Vatican envoy visits Blessed Nicholas’ shrine
Cardinal Fernando Filoni, the prefect of the Congregation for the Evangelisation of Peoples, visited Thailand to help celebrate the 350th anniversary of the Church’s mission to Siam.
As part of his visit, Cardinal Filoni went to a memorial shrine just outside Bangkok dedicated to Blessed Nicholas Bunkerd Kitbamrung, one of Thailand’s martyrs.
Blessed Nicholas Bunkerd Kitbamrung was a Thai priest who was falsely accused of espionage and arrested in 1941. Three years into his 15-year prison sentence, he died of tuberculosis. While jailed he taught catechism and managed to baptize 68 prisoners.
Blessed Nicholas was one of five local priests who were imprisoned under false charges of espionage during the Thai-French War 1940-41.
Pope St. John Paul II beatified him in early 2000.
A shrine dedicated to Blessed Nicholas is in Nakhon Pathom province, the same province just outside Bangkok where he was born in 1895 and raised in a Christian family.
The Catholic Church in Thailand has declared Jan. 12 of each year as his commemorative day.
During the early 1940s, the Thai nationalist government sought to unite the local population through Buddhism while persecuting Christians in a bid to force them to give up their faith.
With a change of government in late 1944, freedom of religion was again allowed in Thailand, and the persecution ended.
The Martyrs of Songkhon
The killing of seven innocent Catholics by police in late 1940 is one of the most tragic episodes of the Thai Church’s history.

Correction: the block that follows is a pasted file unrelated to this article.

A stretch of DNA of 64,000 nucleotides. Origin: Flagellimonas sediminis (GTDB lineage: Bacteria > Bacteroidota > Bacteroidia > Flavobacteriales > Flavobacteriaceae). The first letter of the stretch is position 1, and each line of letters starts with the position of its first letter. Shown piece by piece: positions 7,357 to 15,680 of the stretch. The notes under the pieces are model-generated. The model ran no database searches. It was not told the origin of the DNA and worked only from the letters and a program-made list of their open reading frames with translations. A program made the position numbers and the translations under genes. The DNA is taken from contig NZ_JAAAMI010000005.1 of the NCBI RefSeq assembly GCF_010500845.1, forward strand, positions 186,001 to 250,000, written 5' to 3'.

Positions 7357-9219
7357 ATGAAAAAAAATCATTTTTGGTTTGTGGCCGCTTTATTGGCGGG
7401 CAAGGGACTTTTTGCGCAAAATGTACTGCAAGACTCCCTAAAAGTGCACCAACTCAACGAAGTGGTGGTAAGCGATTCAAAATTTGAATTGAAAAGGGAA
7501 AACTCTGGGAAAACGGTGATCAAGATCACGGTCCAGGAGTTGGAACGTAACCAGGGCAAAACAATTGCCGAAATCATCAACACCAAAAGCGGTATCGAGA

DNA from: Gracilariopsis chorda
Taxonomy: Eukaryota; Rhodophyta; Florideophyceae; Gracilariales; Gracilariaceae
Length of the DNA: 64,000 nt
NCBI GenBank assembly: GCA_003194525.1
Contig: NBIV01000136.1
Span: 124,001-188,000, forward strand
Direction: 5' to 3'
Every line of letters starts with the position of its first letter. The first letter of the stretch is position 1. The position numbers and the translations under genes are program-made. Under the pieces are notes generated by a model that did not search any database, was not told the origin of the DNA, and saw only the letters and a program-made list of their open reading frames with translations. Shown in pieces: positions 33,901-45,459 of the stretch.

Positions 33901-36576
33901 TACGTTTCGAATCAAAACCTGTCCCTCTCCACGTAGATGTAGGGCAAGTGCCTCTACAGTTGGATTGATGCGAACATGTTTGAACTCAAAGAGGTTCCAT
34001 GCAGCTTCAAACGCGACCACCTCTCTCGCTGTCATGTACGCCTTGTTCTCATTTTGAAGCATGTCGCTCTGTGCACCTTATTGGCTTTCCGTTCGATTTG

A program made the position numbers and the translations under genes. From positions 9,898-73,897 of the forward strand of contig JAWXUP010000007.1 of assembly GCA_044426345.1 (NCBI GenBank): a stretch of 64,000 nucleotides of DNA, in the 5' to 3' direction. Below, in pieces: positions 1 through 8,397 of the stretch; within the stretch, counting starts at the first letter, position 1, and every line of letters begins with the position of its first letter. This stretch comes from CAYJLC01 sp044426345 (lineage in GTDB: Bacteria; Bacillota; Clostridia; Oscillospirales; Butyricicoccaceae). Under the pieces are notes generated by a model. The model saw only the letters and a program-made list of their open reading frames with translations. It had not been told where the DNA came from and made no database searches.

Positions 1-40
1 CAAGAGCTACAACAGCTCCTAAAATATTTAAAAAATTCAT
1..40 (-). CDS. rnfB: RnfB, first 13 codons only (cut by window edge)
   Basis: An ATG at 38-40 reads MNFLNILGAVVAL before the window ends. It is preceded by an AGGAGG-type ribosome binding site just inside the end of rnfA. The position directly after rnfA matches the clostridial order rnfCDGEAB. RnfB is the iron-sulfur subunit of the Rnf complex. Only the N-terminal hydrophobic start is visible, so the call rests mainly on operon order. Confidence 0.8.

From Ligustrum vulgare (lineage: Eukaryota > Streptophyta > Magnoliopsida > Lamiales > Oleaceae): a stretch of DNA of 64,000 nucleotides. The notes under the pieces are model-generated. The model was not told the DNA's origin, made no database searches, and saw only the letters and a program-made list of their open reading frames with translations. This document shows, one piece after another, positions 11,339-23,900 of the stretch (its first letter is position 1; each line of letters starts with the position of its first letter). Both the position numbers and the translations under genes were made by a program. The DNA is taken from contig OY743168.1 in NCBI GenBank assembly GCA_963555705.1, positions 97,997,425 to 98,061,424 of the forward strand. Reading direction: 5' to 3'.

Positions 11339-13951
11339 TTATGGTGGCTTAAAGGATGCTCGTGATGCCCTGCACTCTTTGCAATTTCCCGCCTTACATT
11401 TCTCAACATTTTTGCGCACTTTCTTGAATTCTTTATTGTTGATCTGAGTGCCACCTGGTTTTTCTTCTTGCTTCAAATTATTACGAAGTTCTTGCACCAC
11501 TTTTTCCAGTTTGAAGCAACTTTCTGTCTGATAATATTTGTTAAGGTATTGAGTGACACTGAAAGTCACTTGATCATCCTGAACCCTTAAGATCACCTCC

The killings took place in the Catholic village of Songkhon on the Mekong River during the Thai-French War, a period when the Thai government was also persecuting Christians.
The villagers were told by visiting police in August 1940 that once the war was won against the French, then Christianity would no longer exist in Thailand.
The police moved into the village and began harassing and pressuring villagers to abandon Catholicism. This went on for several months before they shot and killed village school headmaster Philip Siphong Onphithak on Dec. 16. Siphong, 33, was a catechist and former seminarian.
The day after Christmas, police killed six more Catholics from the village: Sister Agnes Phila, 31, and Sister Lucia Khambang, 23, who belonged to Lovers of the Holy Cross, Cecilia Butsi, 16, Bibiana Khampai, 15, Maria Phon, 14, and Agatha Phutta, 59.
All seven martyrs were beatified by Pope St. John Paul II in Rome on Oct. 22, 1989.